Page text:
Although not much has been written in historical records about the role women served as war volunteers, the women’s wartime contributions were significant “…these women had notable impact upon the men they tended and served under; …the introduction of female personnel into responsible roles in a traditionally male military environment was one significant step in the progress of women toward a fuller involvement in American society.”

Prior to the Civil War, the ideals of American women were shaped by a call of “the Cult of True Womanhood”. Men’s work moved away from a rural enterprises into shops, offices and factories. So, women inherited the running of the household, a sheltered place where they created warmth and cleanliness for their husbands and children in order to nurture them.

But the Civil War changed all that. With the men engaged in warfare far from home, as in World War II, women turned their attention to work outside the home. In both the North and South, women joined volunteer brigades to work as nurses. For the first time in American history, “women played a significant role in a war effort. By the end of the war, these experiences had expanded many Americans’ definition of ‘true womanhood’.” http://www.history.com/topics/women-in-the-civil-war

For more on the Civil War’s impact on women’s roles, visit these sites:
http://money.howstuffworks.com/economics/volunteer/organizations/ladies-aid-society.htm

http://www.history.com/topics/women-in-the-civil-war

Short scene from my paranormal romance.

Excerpt:

dreamingjosiecover“Ah…could I trouble you for paper and a pencil?” Josie’s cheeks heated. She must be blushing.

The corporal produced a small pad and lead pencil.

She hastily scribbled her name and address.

“Josephine!”

Josie winced at her mother’s harsh tone.

“I’m coming, Mother.”” She shot the corporal an apologetic glance.

Edith strode over and cast a withering glare in Corporal Maguire’s direction. “I would thank you, sir, not to make yourself overly familiar with my daughter. It isn’t proper.”

To Josie, she added, “We really must be leaving. Now.”

Josie passed the pad to Maguire, hoping her mother was in too much of a huff to notice.

“Good day, Corporal.” Edith turned to the door, expecting Josie to follow.

“Sorry,” she whispered.

He winked and tucked the pad into his coat pocket. “It will be our secret.”

When Civil War reenactor, Kyle Dalton, keeps seeing a beautiful woman on the battlefield tending to soldiers, he thinks she’s another reenactor. But when she disappears into thin air, he starts to believe he’s seen a ghost. Did he have a past life with this woman?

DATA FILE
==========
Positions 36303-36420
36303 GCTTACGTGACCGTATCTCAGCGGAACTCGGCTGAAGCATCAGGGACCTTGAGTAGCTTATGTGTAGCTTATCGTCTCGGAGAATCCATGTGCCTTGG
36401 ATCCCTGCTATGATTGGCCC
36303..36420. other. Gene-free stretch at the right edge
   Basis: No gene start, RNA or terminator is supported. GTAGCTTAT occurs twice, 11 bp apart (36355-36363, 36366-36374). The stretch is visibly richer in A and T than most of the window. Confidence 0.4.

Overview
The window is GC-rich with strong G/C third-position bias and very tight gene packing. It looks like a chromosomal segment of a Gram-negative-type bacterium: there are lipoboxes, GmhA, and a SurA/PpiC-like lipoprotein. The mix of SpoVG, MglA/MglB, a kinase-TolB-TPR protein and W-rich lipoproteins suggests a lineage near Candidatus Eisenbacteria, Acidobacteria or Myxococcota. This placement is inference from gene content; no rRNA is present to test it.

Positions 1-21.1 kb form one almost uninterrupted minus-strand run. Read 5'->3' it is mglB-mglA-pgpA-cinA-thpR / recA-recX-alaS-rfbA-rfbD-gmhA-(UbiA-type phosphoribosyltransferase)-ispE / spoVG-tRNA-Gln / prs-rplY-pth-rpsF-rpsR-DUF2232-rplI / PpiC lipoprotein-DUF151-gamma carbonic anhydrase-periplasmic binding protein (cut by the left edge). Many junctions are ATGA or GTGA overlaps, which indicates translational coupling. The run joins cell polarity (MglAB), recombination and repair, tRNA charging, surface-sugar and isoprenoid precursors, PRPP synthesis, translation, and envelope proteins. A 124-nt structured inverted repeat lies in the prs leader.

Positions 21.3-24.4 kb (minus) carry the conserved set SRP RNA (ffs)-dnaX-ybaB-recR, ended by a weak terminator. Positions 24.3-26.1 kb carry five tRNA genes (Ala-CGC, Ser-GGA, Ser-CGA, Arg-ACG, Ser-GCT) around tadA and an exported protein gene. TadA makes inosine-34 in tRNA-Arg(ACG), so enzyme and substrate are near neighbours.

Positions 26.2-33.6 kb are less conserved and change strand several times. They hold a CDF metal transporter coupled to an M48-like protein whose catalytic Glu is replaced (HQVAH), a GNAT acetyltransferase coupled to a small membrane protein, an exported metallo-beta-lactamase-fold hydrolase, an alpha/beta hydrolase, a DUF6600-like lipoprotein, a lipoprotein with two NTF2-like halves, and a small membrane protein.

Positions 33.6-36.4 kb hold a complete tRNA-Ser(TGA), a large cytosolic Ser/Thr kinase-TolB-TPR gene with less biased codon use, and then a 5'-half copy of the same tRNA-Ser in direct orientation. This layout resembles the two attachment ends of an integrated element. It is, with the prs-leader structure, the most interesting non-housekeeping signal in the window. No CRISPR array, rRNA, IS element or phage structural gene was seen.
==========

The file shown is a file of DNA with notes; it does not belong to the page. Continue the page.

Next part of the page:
Dreaming Josie available for 99 cents at Amazon http://www.amazon.com/Dreaming-Josie-ebook/dp/B008FZSPLS/ref=sr_1_7?s=digital-text&ie=UTF8&qid=1341001818&sr=1-7

Barnes and Noble http://www.barnesandnoble.com/w/dreaming-josie-susan-macatee/1112136131?ean=2940044700420

And Smashwords https://www.smashwords.com/books/view/177360

Another look at the first chapter of my Civil War holiday romance.

Excerpt:
thechristmasball_7289_7501“Sniper,” the corporal yelled as he dove for the ground.

Sara lifted her pistol and fired off a few shots. The corporal did the same. After a few minutes, the other soldiers with them approached, crawling on their elbows.

“I think we hit that sniper,” one of them said.

“Any more out there?” the corporal asked.

“Not as far as we can tell.” The private’s glance flew between her and the corporal. “You need help?” the private asked.

“Brewster’s been wounded,” the corporal said. “Help me get this soldier off the field, then we’ll come back for him.”

The Christmas Ball available from The Wild Rose Press http://www.wildrosepublishing.com/maincatalog_v151/index.php?main_page=product_info&cPath=176_135&products_id=5026

Amazon http://www.amazon.com/The-Christmas-Ball-ebook/dp/B00A5CF3SM/ref=sr_1_3?s=digital-text&ie=UTF8&qid=1352744944&sr=1-3&keywords=the+christmas+ball

Barnes and Noble http://www.barnesandnoble.com/w/the-christmas-ball-susan-macatee/1113749511?ean=2940015922417

and All Romance Ebooks https://www.allromanceebooks.com/product-thechristmasball-995347-158.html

http://sneak-peek-sunday.blogspot.com/

I’m over at Slip Into Something Victorian today posting on what happened 150 years ago during the Civil War. The topic is the first Union prisoners sent to Andersonville prison.